As can be expected given such careful handling, Bonterra's “The McNab” biodynamic “Red Wine Blend” is produced in small quantities: just over 600 cases for the 2003, which retails for $45. The Mendocino wine is aged in French oak for 25 months. Merlot leads the blend at 47%, with 36% Cabernet Sauvignon and 17% Old Vine Petite Syrah. The tannins of the McNab are firm, the oak soft, and the acidity energetic, but the key attribute of this wine is its fruit. Plum and strawberry give an abiding soft touch; they are backed up by brambly raspberry, pomegranate, blackberry and cassis, with a spicy element of pepper, nutmeg, and clove, and a mountain herbal presence.
The wine—with 14.1% alcohol and a winning level of extracted fruit—truly fills the mouth. The finish is satisfyingly long and well-balanced, with lasting fruit to the end. Can you enjoy this wine in the here and now? Of course, but by its very style this is the kind of wine that will double and redouble in quality if given even a few years of bottle aging. At the least, decant the wine a few hours.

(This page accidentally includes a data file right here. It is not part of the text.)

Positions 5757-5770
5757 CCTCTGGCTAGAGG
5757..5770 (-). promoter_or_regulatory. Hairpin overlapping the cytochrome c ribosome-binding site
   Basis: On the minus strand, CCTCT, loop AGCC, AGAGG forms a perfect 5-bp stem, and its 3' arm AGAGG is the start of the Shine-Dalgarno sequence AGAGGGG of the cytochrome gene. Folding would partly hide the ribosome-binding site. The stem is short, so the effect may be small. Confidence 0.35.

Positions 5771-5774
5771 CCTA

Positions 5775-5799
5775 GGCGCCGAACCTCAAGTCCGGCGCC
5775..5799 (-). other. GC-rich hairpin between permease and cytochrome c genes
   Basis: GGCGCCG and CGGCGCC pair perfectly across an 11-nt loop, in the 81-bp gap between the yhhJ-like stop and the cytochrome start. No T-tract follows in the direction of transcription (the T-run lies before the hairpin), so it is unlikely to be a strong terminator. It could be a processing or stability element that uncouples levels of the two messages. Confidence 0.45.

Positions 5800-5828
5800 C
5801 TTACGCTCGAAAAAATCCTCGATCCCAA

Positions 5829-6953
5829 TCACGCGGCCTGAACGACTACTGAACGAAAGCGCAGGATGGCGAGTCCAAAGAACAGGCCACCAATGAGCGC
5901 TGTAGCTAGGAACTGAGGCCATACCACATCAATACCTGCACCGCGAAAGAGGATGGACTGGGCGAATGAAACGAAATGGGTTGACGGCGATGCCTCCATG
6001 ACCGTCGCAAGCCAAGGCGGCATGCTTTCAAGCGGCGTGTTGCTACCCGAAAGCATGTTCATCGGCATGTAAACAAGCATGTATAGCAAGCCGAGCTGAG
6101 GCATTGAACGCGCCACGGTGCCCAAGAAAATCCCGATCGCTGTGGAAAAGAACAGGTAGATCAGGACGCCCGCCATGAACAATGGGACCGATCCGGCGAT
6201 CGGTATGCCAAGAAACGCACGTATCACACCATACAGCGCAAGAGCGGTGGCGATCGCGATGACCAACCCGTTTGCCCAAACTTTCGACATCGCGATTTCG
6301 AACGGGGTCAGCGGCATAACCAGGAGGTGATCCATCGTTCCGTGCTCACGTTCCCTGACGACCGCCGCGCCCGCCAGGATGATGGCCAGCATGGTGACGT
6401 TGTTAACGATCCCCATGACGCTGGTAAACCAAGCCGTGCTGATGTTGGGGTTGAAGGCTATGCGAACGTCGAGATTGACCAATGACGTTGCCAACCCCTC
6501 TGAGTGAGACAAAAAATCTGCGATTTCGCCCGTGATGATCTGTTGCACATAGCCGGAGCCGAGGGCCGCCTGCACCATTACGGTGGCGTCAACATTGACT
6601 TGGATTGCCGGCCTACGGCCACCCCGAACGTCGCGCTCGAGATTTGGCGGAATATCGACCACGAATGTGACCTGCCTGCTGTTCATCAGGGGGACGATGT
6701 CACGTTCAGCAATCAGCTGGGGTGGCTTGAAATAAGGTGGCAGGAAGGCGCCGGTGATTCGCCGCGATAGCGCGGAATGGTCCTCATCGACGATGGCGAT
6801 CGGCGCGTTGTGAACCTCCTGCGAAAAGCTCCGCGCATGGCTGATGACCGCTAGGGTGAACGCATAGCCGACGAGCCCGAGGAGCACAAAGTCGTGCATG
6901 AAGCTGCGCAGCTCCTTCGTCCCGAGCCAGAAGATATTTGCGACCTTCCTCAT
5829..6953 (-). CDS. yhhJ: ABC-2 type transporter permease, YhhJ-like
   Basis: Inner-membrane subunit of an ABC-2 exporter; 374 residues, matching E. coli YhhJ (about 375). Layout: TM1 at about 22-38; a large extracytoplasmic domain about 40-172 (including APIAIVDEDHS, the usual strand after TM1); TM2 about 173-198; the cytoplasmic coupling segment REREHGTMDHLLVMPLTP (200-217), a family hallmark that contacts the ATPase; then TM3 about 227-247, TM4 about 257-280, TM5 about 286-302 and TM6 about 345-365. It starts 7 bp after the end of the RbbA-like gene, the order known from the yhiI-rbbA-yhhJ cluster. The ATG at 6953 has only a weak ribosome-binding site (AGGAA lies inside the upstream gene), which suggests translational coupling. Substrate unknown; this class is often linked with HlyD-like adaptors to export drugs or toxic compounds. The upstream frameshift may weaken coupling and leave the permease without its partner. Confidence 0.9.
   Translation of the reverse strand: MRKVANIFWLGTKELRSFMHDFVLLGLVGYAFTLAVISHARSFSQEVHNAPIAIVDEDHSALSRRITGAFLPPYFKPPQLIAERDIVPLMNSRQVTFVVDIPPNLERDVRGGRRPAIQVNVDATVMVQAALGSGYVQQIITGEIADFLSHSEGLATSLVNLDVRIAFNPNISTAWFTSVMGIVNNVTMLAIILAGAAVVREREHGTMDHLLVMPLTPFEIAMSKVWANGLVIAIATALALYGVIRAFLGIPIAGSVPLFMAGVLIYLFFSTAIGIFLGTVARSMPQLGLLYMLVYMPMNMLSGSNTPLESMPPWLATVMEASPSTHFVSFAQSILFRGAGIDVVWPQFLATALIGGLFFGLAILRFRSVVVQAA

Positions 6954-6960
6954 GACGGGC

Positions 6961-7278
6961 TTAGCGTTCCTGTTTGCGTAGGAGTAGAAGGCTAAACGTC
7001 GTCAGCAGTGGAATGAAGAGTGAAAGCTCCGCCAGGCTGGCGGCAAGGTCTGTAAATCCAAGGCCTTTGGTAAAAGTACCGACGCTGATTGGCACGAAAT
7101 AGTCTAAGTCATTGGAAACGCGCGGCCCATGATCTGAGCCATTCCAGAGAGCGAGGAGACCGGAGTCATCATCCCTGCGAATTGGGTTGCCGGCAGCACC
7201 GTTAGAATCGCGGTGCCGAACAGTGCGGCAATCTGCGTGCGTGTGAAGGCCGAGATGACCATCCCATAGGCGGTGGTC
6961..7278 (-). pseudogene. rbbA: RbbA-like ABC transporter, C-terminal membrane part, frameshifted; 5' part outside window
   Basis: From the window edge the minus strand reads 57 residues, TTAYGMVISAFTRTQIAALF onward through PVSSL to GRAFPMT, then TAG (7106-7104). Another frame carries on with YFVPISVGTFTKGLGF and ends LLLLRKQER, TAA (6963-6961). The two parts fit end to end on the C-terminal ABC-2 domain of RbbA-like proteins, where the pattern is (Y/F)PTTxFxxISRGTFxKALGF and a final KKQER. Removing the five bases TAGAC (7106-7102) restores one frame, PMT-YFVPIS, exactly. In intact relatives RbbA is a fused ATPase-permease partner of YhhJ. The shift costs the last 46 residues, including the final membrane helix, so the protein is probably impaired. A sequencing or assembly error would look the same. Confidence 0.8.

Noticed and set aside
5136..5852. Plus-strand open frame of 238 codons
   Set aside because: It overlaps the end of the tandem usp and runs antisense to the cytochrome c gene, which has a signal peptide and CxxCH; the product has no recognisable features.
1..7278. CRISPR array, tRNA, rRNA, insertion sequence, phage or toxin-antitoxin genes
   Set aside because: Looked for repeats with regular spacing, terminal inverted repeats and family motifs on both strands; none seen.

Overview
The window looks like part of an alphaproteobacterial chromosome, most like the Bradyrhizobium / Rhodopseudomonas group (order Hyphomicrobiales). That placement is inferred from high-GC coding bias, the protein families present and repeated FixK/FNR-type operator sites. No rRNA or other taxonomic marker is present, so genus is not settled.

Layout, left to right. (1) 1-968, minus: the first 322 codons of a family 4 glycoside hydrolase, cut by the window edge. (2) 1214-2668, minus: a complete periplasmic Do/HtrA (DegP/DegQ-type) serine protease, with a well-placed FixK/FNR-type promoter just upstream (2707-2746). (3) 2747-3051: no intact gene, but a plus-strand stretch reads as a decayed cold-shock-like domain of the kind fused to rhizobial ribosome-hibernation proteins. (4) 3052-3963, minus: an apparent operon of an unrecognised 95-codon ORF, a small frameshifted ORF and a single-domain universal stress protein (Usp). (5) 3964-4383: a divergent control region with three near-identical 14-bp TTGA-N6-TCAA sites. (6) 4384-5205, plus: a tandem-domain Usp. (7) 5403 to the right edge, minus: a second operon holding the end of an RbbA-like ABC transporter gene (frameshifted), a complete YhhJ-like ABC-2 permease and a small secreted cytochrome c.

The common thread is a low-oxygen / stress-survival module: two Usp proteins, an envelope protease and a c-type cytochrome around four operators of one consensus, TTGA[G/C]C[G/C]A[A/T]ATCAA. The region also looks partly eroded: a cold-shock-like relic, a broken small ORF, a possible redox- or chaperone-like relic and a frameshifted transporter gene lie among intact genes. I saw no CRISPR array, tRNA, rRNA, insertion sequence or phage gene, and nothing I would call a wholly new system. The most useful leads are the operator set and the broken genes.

Though stylistically the McNab is a Bordeaux-style blend, it does not qualify as a “Meritage”
on two accounts: Bonterra is not a member of the Meritage Association, but in addition,
Petite Syrah is not one of the grapes sanctioned by the Association. Technically called Durif
or Duriff, Petite Syrah (not to be confused with Syrah or Shiraz) is a grape with French
origins that sees little action in France but enjoys strong favor in California, South America,
and parts of Australia. It is undoubtedly the source of this wine's spiciness.
Verdict: True to Tradition
Biodyanamic wine is the next frontier.
James Beard Award Nominee Elliot Essman
Bonterra vineyards showing Merlot on the valley floor, Cabernet Sauvignon and Syrah on the hillsides..